A few months ago, a friend asked how we were doing.
I shrugged. “Another rough night last night.”
She commiserated, and I shook my head, rallying myself out of my own self-pity.
“I’m sorry!” I told her. “I’m sorry I’m always talking about how little we’re sleeping.”
“It’s ok,” she said. “It’s your reality right now.”
I oscillate between two extremes when it comes to talking about hard things.
There’s the part of me that wants to downplay it, to act like I have it all together. I have any number of reasons for this desire: I don’t want to be the center of attention, to be a burden, to elicit pity. I don’t want to monopolize every conversation. Nobody likes a complainer or an awkward overshare-er. Perhaps at the root of it all is a fear over how you’ll see me: will you think less of me, that I find this season so challenging? After all, there are plenty of difficulties in the world; what if I tell you about mine only to learn you’re experiencing something harder?
The other part of me wants you to know exactly how hard this is, how much I have on my plate. I want to remind you every chance I get, so that if (when) I fall down on my duties as a friend, a wife, a mother, you know I have a good excuse. I want you to look at me and think (or, better yet, say!) how well I’m handling everything, what a great job I’m doing at holding it all together.
(I know, I know. Neither one of these approaches is, shall we say, a healthy way to communicate in community.)
Our reality right now is this:
Emmeline is a terrible sleeper. As in, an up-every-two-hours-all-night-every-night terrible sleeper. For six months and counting.
(It’s been almost exactly six months. I know this because I was flipping through my journal the other day and stumbled across this note, dated April 23: “We’re somewhere around 2 weeks now (possibly more) of E not sleeping well and it is really starting to catch up with me.”)
(Two weeks. Ha.)
(The astute reader will also note that this is about the time when my weekly blog post started to be not-quite-so weekly.)
During the day, she’s adorable and sweet, with a smile to light a room and a laugh to melt your heart. She’s constantly trying to keep up with her big brother (and to avoid being tackled by him). She eats all the things, babbles continually, and is generally a trooper when big kid schedules mean her naps are delayed or interrupted.
During the night, however, well . . .
Let’s just say this sweet girl has a set of lungs you’d have to hear to believe.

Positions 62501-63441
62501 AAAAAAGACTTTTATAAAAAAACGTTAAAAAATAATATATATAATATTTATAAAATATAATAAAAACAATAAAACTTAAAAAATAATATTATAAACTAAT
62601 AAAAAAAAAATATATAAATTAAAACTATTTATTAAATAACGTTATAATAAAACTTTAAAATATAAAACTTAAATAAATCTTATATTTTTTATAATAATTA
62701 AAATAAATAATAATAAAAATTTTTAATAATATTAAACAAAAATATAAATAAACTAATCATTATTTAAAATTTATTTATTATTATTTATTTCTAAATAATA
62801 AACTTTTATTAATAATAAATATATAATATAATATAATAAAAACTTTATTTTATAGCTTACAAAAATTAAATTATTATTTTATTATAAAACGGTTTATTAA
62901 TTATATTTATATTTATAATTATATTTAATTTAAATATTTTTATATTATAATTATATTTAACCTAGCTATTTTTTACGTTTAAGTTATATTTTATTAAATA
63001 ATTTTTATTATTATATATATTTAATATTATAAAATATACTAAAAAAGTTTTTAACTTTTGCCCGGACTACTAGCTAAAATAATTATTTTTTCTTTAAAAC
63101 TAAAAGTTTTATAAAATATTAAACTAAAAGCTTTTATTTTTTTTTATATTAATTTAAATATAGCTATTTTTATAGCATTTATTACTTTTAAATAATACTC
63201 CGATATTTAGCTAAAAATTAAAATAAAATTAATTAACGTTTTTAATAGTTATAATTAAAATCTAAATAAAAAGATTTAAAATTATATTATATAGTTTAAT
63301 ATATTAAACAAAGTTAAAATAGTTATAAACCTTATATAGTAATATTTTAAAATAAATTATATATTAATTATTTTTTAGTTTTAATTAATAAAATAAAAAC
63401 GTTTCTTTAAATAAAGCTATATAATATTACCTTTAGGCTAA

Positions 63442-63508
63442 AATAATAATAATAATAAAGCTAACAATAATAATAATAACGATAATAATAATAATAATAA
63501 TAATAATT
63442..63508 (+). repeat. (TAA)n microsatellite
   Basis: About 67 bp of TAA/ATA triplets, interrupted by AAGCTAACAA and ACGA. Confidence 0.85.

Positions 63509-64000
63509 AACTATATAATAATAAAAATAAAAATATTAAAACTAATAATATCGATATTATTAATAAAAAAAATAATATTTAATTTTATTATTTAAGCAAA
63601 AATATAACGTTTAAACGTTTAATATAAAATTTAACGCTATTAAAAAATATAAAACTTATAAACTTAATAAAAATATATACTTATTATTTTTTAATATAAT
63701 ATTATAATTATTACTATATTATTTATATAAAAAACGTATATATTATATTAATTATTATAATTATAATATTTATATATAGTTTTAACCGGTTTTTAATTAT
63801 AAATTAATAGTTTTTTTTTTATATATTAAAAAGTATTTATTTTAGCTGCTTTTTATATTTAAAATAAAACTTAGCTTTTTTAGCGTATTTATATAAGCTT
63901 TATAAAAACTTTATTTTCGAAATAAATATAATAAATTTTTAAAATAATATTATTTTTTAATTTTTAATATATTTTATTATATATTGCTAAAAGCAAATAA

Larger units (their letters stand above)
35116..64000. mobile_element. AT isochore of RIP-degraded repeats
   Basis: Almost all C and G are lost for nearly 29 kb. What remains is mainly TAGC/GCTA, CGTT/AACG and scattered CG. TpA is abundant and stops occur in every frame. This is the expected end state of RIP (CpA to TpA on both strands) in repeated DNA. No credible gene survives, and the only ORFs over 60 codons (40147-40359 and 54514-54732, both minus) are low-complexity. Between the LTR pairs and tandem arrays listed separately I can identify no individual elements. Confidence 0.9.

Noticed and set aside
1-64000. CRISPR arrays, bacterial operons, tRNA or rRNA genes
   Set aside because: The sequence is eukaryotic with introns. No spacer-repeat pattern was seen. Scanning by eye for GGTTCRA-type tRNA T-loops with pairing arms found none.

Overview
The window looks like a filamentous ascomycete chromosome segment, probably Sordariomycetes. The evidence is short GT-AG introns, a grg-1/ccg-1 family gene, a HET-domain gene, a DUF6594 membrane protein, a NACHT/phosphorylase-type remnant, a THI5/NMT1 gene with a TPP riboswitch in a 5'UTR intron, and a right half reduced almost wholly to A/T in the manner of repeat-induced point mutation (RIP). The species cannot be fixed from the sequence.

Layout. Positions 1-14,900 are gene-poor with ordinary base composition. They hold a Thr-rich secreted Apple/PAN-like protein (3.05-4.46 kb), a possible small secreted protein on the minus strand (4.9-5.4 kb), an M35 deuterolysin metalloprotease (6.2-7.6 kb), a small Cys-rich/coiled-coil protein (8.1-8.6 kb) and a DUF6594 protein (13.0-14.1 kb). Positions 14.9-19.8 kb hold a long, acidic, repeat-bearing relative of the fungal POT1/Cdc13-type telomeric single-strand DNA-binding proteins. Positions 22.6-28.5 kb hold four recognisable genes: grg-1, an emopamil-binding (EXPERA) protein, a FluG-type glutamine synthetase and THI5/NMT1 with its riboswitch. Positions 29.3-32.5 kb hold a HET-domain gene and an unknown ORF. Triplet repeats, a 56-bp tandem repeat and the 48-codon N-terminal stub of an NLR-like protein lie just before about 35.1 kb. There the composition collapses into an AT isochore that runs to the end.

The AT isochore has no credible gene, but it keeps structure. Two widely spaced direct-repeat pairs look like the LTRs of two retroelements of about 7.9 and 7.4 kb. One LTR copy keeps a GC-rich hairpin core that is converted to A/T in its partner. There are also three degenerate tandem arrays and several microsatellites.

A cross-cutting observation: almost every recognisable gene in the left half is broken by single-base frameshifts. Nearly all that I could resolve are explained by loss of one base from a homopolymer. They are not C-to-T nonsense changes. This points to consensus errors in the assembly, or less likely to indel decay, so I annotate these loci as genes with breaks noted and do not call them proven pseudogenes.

A while back, I was texting with somebody I trust.
I was in the midst of a tricky and frustrating situation, one that was taking far more brain space than it really should have, but I had vowed I wasn’t going to dump my woes on her. She had enough going on in her own life. I didn’t want to risk opening the floodgates and adding to her burden. Besides, I told myself, there was no reason. There was really nothing she could do about it.
But then she made a comment that left me the barest of openings, and all my resolve flew out the window. I barreled through that opening without looking back, sending a slew of long texts until I’d gotten it all out.
I was right in that, aside from offering an empathetic ear and promising to pray, there was nothing she could really do to help.
But I was wrong, too, because, as it turned out, there was plenty of reason to open up to her. By the end of our conversation, my situation hadn’t changed, but the amount of frustration I felt about it had eased.
She wasn’t able to offer much in the way of help or advice. I didn’t need her to solve my problem, to fix what was wrong.
No, I needed the relationship, the connection. I needed to share what was happening in my life, the reality of it, the good and the bad, and to hear someone say, “You’re right, this is hard, I love you, I’m praying.”
A few months ago, I was standing near the back of the potluck line after church. Jonathan was up near the front. I needed–or thought I needed–him for something (what, now, I can’t recall), and so I called his name.
Deep in conversation, surrounded by noise and bustle, he didn’t hear. My sleep-deprived brain was unable to think of another solution, so I called again, more loudly, then louder still, with growing frustration, until I was hollering like the proverbial fishwife.
And still, he didn’t hear.
The memory sticks because a friend, her eyes wide, her smile big, laid a hand on my arm and brought me back to myself, pointed me toward something better.
“Jenn!” she said. “Jenn, it’s ok. We’re all right here with you. What do you need? Let me help.”
This is our reality right now: we aren’t sleeping much.
Sometimes, when people ask, I shrug it off. I change the subject, not wanting to complain, not wanting to be a burden.
Sometimes, I talk and I talk and I talk, secretly hoping for a bit of ego-stroking, silently seeking affirmation and accolades.
Every now and then, though, when given the barest opportunity, I open up, not from any base motive, but from a need to connect, a need to be heard.
And other times, it’s a cry. It’s me shouting for help, calling out in the hopes someone will answer.
And isn’t that what community is for, after all?
To say, “You’re right, this is hard, I love you, I’m praying.”
To encourage and support and reframe and refocus. To offer help. To point us to a better way.
To bring us back to ourselves.
Our reality right now is that we’re tired.
But also? We are not in this alone.